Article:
If you're concerned about symptoms you're experiencing or require further information on the subject, talk to a GP or see an expert consultant at your local Spire hospital.

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Author Information

Cahoot Care Marketing

Niched in the care sector, Cahoot Care Marketing offers a full range of marketing services for care businesses including: SEO, social media, websites and video marketing, specialising in copywriting and content marketing.

Over the last five years Cahoot Care Marketing has built an experienced team of writers and editors, with broad and deep expertise on a range of care topics. They provide a responsive, efficient and comprehensive service, ensuring content is on brand and in line with relevant medical guidelines.

Their writers and editors include care sector workers, healthcare copywriting specialists and NHS trainers, who thoroughly research all topics using reputable sources including the NHS, NICE, relevant Royal Colleges and medical associations.

The Spire Content Hub project was managed by:

Lux Fatimathas, Editor and Project Manager

Lux has a BSc(Hons) in Neuroscience from UCL, a PhD in Cellular and Molecular Biology from the UCL Institute of Ophthalmology and experience as a postdoctoral researcher in developmental biology. She has a clear and extensive understanding of the biological and medical sciences. Having worked in scientific publishing for BioMed Central and as a writer for the UK’s Medical Research Council and the National University of Singapore, she is able to clearly communicate complex concepts.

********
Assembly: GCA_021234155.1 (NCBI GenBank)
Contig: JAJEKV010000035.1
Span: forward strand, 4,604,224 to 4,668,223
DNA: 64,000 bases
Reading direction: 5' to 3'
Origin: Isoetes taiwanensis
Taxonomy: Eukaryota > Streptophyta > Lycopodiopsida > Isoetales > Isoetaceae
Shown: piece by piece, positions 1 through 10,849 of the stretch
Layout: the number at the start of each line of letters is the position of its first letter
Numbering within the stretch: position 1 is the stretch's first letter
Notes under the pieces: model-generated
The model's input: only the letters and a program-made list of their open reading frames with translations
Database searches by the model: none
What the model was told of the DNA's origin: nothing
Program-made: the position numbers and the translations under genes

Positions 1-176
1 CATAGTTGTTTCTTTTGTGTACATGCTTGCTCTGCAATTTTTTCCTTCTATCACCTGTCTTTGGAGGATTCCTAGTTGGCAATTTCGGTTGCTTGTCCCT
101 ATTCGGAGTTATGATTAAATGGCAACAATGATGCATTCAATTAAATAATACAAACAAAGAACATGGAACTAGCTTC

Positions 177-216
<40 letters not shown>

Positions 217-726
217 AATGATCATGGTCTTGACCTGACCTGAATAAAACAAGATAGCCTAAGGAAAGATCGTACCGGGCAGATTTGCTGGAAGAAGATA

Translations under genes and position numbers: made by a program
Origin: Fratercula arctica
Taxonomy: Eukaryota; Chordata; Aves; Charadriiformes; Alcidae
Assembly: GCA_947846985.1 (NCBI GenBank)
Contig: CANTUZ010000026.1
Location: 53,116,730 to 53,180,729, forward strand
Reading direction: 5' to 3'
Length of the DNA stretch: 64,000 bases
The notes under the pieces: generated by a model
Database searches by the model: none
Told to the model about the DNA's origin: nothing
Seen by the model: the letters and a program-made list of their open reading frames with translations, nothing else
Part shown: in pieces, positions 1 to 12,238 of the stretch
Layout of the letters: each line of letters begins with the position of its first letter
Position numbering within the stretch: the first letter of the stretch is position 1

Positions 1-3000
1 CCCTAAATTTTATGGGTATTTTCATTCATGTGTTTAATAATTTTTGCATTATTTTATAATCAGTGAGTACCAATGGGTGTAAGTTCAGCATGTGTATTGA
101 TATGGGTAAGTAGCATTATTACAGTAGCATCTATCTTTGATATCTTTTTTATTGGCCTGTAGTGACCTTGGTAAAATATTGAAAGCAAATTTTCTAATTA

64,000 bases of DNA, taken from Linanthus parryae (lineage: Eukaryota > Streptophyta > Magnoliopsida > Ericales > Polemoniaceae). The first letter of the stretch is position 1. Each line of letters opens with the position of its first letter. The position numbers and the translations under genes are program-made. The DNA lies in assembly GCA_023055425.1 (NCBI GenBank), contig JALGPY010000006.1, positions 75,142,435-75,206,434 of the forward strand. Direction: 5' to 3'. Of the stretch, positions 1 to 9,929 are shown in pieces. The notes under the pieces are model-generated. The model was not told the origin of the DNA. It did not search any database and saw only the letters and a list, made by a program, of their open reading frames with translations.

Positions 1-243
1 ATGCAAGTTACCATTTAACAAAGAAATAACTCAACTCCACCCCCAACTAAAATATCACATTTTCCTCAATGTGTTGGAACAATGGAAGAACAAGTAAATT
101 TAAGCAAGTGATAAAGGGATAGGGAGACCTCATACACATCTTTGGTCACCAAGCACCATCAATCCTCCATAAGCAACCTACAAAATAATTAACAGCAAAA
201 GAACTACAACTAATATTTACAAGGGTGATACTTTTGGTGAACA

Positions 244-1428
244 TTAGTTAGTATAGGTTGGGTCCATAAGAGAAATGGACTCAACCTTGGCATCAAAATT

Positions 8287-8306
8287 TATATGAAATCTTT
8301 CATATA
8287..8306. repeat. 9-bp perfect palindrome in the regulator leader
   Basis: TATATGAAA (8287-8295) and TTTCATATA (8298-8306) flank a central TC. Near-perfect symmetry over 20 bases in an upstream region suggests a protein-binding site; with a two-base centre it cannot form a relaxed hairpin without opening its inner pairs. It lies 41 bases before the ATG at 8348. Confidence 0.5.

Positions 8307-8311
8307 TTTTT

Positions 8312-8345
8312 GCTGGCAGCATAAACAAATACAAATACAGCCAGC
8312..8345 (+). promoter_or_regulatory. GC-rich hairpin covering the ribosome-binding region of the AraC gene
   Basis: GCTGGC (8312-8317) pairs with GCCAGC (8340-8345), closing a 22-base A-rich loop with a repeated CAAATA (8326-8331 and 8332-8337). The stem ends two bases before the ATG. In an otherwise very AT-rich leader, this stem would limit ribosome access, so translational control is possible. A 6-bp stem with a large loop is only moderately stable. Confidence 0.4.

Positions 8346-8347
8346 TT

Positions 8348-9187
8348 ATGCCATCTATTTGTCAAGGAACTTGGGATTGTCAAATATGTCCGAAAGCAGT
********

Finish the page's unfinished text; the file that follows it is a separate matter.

Catriona Shaw, Lead Editor

Catriona has an English degree from the University of Southampton and more than 12 years’ experience copy editing across a range of complex topics. She works with a diverse team of writers to create clear and compelling copy to educate and inform.

Alfie Jones, Director — Cahoot Care Marketing

Alfie has a creative writing degree from UCF and initially worked as a carer before supporting his family’s care training business with copywriting and general marketing. He has worked in content marketing and the care sector for over 10 years and overseen a diverse range of care content projects, building a strong team of specialist writers and marketing creatives after founding Cahoot in 2016.